Wednesday, September 23, 2009

How To Bring The Federal Government To A Standstill

No, not Al Qaida.

No, not with North Korean nukes.

No, not with Iranian nukes either.

No, not by returning to the gold standard.

If you really want to bring the federal government to its knees, just have all members of Congress sign a pledge "never to vote on any bill unless they have read every word of it." This, according to an editorial in the Washington Post.

Well, of course they can't possibly read every word of every bill, says the Post, without making the obvious connection that perhaps democracy and representative government are being seriously damaged by a bloated Federal register of criminal and civil laws that nobody, not even the people that voted for them, can read or understand. Dealing with the federal law has become so complicated that you need, not just one lawyer, but a staff of them to keep yourself out of hot water.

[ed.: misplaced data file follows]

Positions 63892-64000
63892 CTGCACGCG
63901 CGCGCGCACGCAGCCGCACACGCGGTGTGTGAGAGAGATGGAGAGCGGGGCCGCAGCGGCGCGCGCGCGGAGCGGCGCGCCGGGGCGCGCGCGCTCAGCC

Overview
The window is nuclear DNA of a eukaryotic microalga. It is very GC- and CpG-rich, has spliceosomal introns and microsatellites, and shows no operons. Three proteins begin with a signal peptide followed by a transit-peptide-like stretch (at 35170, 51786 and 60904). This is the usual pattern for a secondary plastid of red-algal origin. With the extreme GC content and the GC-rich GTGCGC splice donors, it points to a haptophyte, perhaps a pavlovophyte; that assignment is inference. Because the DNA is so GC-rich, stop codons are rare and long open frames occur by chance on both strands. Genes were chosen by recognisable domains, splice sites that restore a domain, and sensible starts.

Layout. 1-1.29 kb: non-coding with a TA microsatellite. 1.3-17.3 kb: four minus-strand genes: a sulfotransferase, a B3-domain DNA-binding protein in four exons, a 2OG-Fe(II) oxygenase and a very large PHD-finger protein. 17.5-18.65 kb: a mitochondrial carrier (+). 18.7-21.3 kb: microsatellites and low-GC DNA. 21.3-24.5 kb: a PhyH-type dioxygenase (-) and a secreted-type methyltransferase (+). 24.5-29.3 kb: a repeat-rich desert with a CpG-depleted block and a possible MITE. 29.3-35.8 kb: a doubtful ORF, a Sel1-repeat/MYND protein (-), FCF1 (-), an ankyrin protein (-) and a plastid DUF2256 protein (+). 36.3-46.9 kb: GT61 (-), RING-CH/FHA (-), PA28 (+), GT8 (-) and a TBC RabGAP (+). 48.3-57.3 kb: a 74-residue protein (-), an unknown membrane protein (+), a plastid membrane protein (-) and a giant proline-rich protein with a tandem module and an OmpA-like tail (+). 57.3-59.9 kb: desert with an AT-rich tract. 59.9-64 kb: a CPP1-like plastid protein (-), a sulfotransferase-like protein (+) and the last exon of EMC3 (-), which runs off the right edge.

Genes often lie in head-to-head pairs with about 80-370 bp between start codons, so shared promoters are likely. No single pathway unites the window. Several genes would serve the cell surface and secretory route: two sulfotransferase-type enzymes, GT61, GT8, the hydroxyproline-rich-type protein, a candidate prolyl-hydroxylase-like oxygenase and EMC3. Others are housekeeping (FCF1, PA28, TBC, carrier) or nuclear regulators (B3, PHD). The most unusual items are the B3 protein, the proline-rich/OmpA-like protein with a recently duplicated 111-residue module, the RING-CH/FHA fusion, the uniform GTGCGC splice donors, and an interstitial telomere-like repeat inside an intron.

The situation is beginning to resemble that of medieval Europe, when the Bible was the law, but it was written in Latin, which none of the common people could read. So they depended on priests to translate and interpret it for them. And these authorities often interpreted the law to say whatever benefited them and their cohorts in the ruling classes.

Bring the feds to their knees? Sounds like a good idea! And not a shot fired. Where do I sign up!


Old Grouch said...

I'll see you that and raise you this one:

6. Every declaration, order, rule, or proclamation, however styled or construed, for violation or nonperformance of which any Person may be deprived of life, liberty, or property in any degree, is a Law, and every Law of the United States shall be placed before, and debated and passed by, the Congress; Regulations drawn up by unelected functionaries, and having the force of Law upon their face, are null and void in every respect.

THAT would take care of all the "unanticipated consequences" stuff.

D.W. said...

Personally, I'd love to see the addition of mandatory "sunset clauses" for every bill passed by Congress. If they have to spend all their time reviewing and renewing old laws, they won't have any time to screw around with new ones. Not to mention it will force the congresscritters to focus on what's important instead of what's politically expedient.